Kenya is famous for producing some of the fastest runners in the world, both short course and long distance runners. Virtually all of these runners come from one minority tribe in Kenya called the Kalenjin. Study these runners and the tribe, as well as their wins (both male and female).
What is it that produces such consistently good runners in this people group? Are there biological indicators for running that other simply don’t have? What is their training regimen and how does that affect their ability to win consistently? Profile several of the best runners and tell their stories.
Wangari Muta Maathai
Wangari Muta Maathai was the first African woman to win the Nobel Peace Prize for her work in sustainable development. What did she accomplish to gain that kind of recognition? Where did her passion and inspiration for the Green Belt movement come from? What did she do to change the face of Kenya?
What path did her career take as a result. Why is this significant? What was her influence on women’s issues in Kenya as well as environmental issues?
Female Genital Mutilation
Female Genital Mutilation (FGM) remains a significant problem in Kenya, even though it is illegal. Specifically in the Masai culture, FGM is a time honored rite of passage and is still widely practiced to initiate a girl into womanhood and make her eligible for marriage.
What, exactly is FGM? How, when, and why is it performed? What are the beliefs that cause this practice to continue to be so strongly adhered to? How many women are estimated to undergo this practice in Kenya annually? What is being done to end this violence against women? Which initiatives are most effective and why?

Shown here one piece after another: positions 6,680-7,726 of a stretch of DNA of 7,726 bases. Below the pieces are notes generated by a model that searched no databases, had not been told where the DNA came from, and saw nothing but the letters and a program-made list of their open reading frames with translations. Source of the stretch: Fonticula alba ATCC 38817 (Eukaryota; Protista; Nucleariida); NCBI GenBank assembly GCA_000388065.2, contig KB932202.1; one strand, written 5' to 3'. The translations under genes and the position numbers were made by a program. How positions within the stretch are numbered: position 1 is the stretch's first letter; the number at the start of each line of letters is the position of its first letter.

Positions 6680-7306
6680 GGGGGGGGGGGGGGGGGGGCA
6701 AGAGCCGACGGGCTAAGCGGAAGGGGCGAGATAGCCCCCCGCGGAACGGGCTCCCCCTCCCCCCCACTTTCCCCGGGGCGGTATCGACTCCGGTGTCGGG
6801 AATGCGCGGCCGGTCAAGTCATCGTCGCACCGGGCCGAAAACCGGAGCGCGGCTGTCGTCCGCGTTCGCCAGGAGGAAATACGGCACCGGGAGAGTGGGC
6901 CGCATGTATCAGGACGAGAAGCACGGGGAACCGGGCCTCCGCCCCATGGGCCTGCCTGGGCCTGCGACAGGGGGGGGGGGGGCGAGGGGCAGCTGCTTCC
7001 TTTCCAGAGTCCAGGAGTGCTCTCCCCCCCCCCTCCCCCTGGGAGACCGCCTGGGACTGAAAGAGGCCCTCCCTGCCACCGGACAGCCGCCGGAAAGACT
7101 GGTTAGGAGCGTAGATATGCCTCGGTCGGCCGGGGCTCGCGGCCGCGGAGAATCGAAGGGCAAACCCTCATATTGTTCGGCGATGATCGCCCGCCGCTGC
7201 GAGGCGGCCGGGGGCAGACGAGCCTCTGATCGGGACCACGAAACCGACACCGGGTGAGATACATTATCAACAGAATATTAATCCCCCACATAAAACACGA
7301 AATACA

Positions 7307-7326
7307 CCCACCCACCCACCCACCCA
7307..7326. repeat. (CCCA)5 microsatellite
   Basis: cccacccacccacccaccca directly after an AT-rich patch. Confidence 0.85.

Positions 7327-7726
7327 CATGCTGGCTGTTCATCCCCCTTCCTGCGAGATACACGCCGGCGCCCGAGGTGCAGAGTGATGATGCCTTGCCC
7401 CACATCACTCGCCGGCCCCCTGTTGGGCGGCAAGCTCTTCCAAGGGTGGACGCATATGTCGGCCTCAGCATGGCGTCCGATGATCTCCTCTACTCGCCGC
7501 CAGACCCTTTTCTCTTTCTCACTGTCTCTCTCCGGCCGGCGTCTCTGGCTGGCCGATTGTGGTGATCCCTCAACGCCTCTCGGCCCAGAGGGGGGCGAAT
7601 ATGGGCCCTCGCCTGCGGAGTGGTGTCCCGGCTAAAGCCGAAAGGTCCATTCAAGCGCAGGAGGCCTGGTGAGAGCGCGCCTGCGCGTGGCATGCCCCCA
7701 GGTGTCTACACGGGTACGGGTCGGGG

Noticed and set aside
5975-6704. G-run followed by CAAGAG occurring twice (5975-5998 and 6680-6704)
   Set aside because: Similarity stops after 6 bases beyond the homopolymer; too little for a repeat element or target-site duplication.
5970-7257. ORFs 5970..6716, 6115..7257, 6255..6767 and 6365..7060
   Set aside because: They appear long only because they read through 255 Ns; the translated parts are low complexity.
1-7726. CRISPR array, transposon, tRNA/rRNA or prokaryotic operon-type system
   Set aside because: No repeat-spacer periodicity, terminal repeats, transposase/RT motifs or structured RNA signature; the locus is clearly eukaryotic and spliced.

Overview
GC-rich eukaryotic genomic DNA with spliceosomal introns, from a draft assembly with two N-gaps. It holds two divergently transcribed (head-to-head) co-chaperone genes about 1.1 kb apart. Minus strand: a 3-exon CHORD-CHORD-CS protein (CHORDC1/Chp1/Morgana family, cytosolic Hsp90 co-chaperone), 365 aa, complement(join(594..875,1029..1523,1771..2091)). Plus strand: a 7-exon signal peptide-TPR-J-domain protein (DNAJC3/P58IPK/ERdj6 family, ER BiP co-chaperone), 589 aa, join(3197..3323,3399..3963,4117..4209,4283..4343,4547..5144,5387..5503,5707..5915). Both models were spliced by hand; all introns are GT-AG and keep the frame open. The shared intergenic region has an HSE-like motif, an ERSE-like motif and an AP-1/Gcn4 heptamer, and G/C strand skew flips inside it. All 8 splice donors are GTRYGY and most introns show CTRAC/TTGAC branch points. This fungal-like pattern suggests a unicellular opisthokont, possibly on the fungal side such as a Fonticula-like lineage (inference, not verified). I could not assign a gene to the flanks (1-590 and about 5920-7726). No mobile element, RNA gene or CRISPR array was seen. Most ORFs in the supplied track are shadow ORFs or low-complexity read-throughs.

While it wouldn’t seem that menstruation would be a national problem, it is a continual struggle for many Kenyan women. What are the reasons for this? What mythologies and beliefs exist around menstruation and how does that affect the daily (monthly) lives of women? How do women in Kenya deal with their menstruation? What sorts of supplies are available? What kind of education do they receive? Is it different for women in urban centers versus rural or tribal women? Are there agencies working to educate and empower women in this area of their lives? If so, what does that look like? Tell the stories of some individual women and brainstorm some ways that this simple fact of life can become less of a burden for Kenyan women.
There is wide spread accusation of corruption in Kenya, which is a factor in the stunting of economic growth. From the very local level where kitu kidgogo is expected to grease the wheels of petty administration in anything from stamping required paperwork on up. High level corruption in the government and banking sector has made the news and Kenya’s fall in the corruption rankings internationally are incongruous with it’s place as a leading economy in east Africa.